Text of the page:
Gender Inequality in Today's Day

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Kevryn Lim shares 4 reasons why gender equality still has a long way to go

In the era of the ‘liberated woman’ it frustrates me that despite the advent of gender equality, women still need to define their place in society, in the proverbial shadow of their male counterparts. Why do we have more advocacy groups than solutions? Why do we still drag the issues of the past into present generations? It is almost as if we don’t want to see equality, and would much rather settle for constant debate.

All things considered, I feel that there are four major reasons why gender equality still has a long way to go to be achieved or realised. I write these opinions with the hope that they will spark a conversation about what true equality means.

1.The fear of Equality being a front for Supremacy

The first reason there is still no gender equality is that often, we cannot distinguish equality from supremacy. It is still a sad reality that when one group of people seek to claim their rights, those who have been in the driver’s seat or the other side fear this to be a push for supremacy. In this equation, if women want an equal right to vote it means that men will no longer lead, or if men want to be recognised as being equally important as mothers when it comes to family law it means women will be undermined in the eyes of their children. Isn’t that absurd?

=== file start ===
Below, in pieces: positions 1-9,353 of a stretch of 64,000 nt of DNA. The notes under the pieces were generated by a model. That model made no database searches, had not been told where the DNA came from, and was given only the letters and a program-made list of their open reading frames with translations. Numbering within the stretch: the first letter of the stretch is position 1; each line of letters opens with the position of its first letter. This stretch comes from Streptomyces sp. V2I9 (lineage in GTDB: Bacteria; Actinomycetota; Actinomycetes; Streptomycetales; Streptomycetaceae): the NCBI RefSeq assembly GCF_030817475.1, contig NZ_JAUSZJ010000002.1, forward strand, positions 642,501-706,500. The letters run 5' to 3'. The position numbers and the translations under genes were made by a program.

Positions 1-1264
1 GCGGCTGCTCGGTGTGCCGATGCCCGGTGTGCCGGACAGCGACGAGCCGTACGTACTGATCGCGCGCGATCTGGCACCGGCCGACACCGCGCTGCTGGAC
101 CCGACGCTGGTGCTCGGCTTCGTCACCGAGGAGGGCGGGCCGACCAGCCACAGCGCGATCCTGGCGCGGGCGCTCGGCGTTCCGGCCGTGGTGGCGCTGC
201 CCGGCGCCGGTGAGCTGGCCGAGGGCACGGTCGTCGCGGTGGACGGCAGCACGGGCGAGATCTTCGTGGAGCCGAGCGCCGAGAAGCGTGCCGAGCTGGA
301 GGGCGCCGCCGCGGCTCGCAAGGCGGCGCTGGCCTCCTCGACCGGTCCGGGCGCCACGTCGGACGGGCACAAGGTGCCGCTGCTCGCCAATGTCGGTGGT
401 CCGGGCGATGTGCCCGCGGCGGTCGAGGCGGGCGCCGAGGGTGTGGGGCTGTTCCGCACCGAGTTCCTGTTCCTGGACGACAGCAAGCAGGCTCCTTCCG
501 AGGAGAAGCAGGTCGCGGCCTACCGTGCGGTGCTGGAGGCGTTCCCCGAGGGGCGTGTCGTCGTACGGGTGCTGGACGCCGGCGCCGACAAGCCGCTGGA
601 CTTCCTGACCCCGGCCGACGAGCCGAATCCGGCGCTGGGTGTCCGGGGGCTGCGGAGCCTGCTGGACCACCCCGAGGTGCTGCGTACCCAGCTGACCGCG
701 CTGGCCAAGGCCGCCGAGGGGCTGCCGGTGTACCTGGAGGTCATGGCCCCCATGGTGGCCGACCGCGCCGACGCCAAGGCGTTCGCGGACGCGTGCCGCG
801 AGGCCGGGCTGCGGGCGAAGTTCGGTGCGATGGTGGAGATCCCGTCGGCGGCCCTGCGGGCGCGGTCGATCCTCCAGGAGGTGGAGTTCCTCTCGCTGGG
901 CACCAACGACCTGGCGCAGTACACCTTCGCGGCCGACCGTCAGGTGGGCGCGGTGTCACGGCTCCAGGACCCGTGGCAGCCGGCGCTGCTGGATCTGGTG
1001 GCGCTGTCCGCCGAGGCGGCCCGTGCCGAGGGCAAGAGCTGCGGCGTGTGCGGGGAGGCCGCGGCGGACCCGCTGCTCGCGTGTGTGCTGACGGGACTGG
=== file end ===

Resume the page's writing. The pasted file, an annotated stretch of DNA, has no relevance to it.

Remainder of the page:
When privileged people cannot envision a change in society that could undermine their authority or that would potentially afford others a chance to change their social standing, it is seen as a threat and they do all they can to break down the progress. This type of fear limits one’s ability to listen to the problems of the other. They are quick to throw out empty statistics, believe myths over the truth, and will always turn a blind eye to real issues. This creates a culture of unhealthy debating that keeps the genders apart.

To make matters worse, when gender focused groups like feminists or men’s rights advocates preach a message of equality, but only raise the issues of their own gender it could add to the confusion that gender equality is actually a front for supremacy. If it is equality you truly seek, your discourse should not always be so one sided. Call me an idealist but at the end of the day we are humans who will always respond to messages of equality that do not include everyone with fear and suspicion.

2. There are very little checks and balances  

Checks and balances allow us to measure progress and focus on the areas that need the most work. When you have been fighting for something for so long, without checking to see what progress you have made, you may run the risk of inadvertently creating a never-ending problem. For example in the United States and Europe, recent statistics has increasingly leaned toward disproving the existence of a wage gap between men and women. Yet we still argue these matters today without stopping to check to see if it is all true or not. If equality is truly what we seek then we should constantly be checking to see our progress and reporting it in the media. You hardly ever hear news of progress being made in gender equality issues, hence the average person might be easily swayed into believing issues that do not represent the whole truth.